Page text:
“Kept me alive”: Kent residents rely on the free farmers’ market in Walnut Park

For the past seven months on Friday afternoons, residents of Kent’s Walnut Park neighborhood have been able to purchase fresh produce and dry produce from an outdoor market. And it’s all free.

Walnut Park Market is one of four free mobile markets in South King County run by the non-profit organization FareStart.

Marian Mohamed of RadioActive lives in Kent and has volunteered with FareStart. He talked to Walnut Park residents about what the market means to them.

[RadioActive Youth Media is KUOW’s radio journalism and audio storytelling program for young people. This story was entirely youth-produced, from the writing to the audio editing.]

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When I arrived for my first volunteer shift at the free mobile market, I saw tables piled high with leafy greens, strawberries and mangoes stacked in a row and bundles of bagged rice.

People came, got what they needed and left. And they didn’t have to pay a cent.

Whenever I volunteered at FareStart’s free mobile marketplace, I saw a long line of people waiting to shop, even on days when it was pouring with rain.

One of the regulars is Annie Riggins.

Riggins has lived in Kent for more than 20 years and always has his walker, friends and bright reusable shopping bags with him when shopping.

“The need is here,” he said. “I hope they know the need and that it continues.”

Riggins said he loves this market because the location is convenient, the volunteers are welcoming, and the food is fresh and free.

“It kept me alive,” he said. “You prevented me from going to the store. I am a senior and [the food] it is a need. So she helped my life. ”

FareStart is a Seattle-based non-profit organization. It has created mobile marketplaces for communities like Walnut Park to have access to fresh, free produce without hindrance.

At this time, FareStart operates one mobile market in Kent and three in Auburn. According to the FareStart research, Kent and Auburn have some of the priority needs for food assistance in South King County.

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We ate a lot healthier. Like, meaningful. And I think a lot of that is due to the market.
Barroso Thai

Meg Viera is the director of community initiatives at FareStart and her team oversees the operations of the mobile market. You say the market is part of the local landscape of services that support food safety and access to fresh produce.

“We are trying, with the mobile market, to fill in the gaps, and it is almost geographically, for those people who are not close or have no access or have transport problems,” Viera said.

Funding for the market comes from individual donors, corporations, foundations, and the Washington State Department of Agriculture. That money helps FareStart partner with Washington farms to bring local food to markets.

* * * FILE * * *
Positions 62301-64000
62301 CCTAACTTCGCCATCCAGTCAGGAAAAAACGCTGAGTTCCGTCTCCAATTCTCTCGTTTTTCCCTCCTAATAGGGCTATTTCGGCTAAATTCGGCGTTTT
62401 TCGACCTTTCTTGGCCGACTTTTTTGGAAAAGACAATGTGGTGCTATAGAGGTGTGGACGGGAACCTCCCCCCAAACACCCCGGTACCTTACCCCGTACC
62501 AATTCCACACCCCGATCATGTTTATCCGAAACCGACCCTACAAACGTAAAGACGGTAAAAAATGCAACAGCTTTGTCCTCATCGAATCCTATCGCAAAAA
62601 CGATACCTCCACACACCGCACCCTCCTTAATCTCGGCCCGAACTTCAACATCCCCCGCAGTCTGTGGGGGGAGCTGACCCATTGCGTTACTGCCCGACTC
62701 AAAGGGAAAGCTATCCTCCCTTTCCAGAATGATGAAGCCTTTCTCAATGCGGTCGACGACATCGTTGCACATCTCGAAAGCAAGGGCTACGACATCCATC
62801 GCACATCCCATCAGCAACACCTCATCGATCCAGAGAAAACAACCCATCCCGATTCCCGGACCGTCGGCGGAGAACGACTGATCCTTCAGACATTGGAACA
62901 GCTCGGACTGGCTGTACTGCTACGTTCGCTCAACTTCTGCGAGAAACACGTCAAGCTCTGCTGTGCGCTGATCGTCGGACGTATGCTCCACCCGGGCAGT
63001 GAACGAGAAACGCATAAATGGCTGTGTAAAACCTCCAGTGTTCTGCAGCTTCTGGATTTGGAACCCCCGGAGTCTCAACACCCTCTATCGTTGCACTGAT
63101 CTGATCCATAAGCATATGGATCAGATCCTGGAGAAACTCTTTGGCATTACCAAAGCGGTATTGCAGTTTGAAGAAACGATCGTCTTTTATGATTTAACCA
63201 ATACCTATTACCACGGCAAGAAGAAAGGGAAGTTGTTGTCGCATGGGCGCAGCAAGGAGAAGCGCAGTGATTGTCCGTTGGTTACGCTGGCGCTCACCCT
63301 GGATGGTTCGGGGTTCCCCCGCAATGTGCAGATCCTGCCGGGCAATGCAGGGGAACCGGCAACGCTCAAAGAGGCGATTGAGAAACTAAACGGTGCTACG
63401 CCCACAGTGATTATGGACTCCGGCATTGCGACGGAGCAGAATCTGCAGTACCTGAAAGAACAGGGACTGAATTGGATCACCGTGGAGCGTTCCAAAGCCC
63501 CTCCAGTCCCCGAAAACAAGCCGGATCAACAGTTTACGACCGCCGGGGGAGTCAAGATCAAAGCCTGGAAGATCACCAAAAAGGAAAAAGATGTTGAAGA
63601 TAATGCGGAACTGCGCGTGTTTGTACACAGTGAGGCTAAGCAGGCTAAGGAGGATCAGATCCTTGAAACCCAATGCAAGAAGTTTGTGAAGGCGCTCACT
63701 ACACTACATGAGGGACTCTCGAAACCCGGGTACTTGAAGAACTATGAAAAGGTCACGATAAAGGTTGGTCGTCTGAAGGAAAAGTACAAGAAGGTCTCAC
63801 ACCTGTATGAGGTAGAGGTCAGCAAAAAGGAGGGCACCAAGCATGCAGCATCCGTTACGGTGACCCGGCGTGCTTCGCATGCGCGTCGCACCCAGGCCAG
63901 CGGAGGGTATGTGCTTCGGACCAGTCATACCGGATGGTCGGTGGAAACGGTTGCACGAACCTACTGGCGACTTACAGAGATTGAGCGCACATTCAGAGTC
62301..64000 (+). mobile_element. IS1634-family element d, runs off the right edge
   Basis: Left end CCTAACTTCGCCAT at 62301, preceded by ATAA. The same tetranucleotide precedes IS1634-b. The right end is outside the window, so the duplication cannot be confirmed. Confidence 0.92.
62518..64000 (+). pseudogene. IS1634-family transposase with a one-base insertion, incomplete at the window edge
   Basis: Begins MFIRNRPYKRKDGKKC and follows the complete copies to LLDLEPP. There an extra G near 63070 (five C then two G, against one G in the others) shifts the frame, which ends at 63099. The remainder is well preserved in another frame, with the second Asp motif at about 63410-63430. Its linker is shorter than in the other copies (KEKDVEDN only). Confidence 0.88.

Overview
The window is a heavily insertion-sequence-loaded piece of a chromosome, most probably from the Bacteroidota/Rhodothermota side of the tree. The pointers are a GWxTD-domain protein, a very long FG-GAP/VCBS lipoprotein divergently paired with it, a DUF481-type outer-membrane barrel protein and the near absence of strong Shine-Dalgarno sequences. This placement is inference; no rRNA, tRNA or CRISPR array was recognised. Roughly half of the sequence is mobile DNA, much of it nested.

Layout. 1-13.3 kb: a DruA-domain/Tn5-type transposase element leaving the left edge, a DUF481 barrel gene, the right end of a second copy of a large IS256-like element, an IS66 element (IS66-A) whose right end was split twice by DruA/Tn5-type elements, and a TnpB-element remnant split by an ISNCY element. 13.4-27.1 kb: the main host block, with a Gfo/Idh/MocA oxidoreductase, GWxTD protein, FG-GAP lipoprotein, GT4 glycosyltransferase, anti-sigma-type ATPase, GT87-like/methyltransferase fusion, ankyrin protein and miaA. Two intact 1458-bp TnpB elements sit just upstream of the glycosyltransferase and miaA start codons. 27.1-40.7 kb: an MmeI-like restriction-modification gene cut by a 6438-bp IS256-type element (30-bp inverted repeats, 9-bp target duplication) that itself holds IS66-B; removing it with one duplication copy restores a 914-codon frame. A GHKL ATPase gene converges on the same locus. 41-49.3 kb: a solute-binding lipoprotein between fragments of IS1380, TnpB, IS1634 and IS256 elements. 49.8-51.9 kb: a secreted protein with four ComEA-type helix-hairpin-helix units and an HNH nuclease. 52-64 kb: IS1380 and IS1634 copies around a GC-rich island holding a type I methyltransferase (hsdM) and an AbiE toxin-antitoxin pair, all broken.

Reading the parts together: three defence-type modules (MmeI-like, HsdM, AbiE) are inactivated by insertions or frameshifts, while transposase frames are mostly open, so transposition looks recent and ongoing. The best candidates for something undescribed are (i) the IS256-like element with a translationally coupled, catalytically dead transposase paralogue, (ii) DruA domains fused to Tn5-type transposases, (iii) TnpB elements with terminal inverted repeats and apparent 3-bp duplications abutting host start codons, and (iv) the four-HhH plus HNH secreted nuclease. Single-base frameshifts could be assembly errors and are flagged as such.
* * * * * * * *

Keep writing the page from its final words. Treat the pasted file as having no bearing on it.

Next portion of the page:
Viera said FareStart prioritizes purchasing food from farms run by black and indigenous farmers and other black farmers.

“We have been very successful working with Living Well Kent and their other partner, Wakulima USA,” said Viera. “They also help us understand the desired and preferred ingredients and products that can enter the market in the communities they’re working in.”

The variety of products offered by the market allows shoppers like 18-year-old Thai Barroso and her mother to take home vegetables, fruits and grains that they wouldn’t otherwise.

“We ate a lot healthier. Significantly, “Barroso said.” And I think a lot of that is due to the market. Because we don’t have to go through the hassle of going to the supermarket and picking up vegetables there. And I think fresh fruit and vegetables have become so expensive, it was just one more reason to go out and eat healthier because we don’t have to pay. “

The FareStart mobile market project is still in its pilot phase. Bryce Harvey, head of the mobile market, says they are always looking for ways to reach more people.

“We continue to market in various locations, to work with different organizations and simply to refine and understand what works for us in terms of the mobile market,” said Harvey. “And we are continuing to do so right now. And we hope to expand to other locations soon as well.”

Nidal Kedal usually comes to Walnut Park market with her son. Kedal has lived in Kent for five years and discovered the mobile phone market from a flyer posted at the local YMCA. He says the market has been beneficial as food prices have risen.

“You know the prices are going up now, everything is so expensive. It’s hard, “Kedal said.” This is a cool product. He helped many, like my friend, my neighbor, they were satisfied with it “.

Local resident Abdul Bangura agrees. And, he said, he has found more than just access to food in this market.

“It’s also really nice to be connected only through food,” said Bangura. “Since I’ve lived here for so long, I’ve seen so many different phases of this neighborhood. So, for me, it’s like a breath of fresh air just to get in touch with the people who are my neighbors.”

This market has made a huge difference in the lives of Walnut Park residents in less than a year. Manager Bryce Harvey says Kent residents can continue to find the market at Walnut Park Townhomes, 24817 112th Ave SE, Kent, WA 98030, every Friday from 3pm to 4pm

But as the name suggests, the mobile market isn’t permanent. He may move to another location in Kent in the future as FareStart learns how to best meet the needs of community members.

This story was produced in Radioactive Youth Media‘s Advanced Producers drop-in workshop for high school and college kids. Kyle Norris Production Assistance. Edited and prepared for the web by Kelsey Kupferer.

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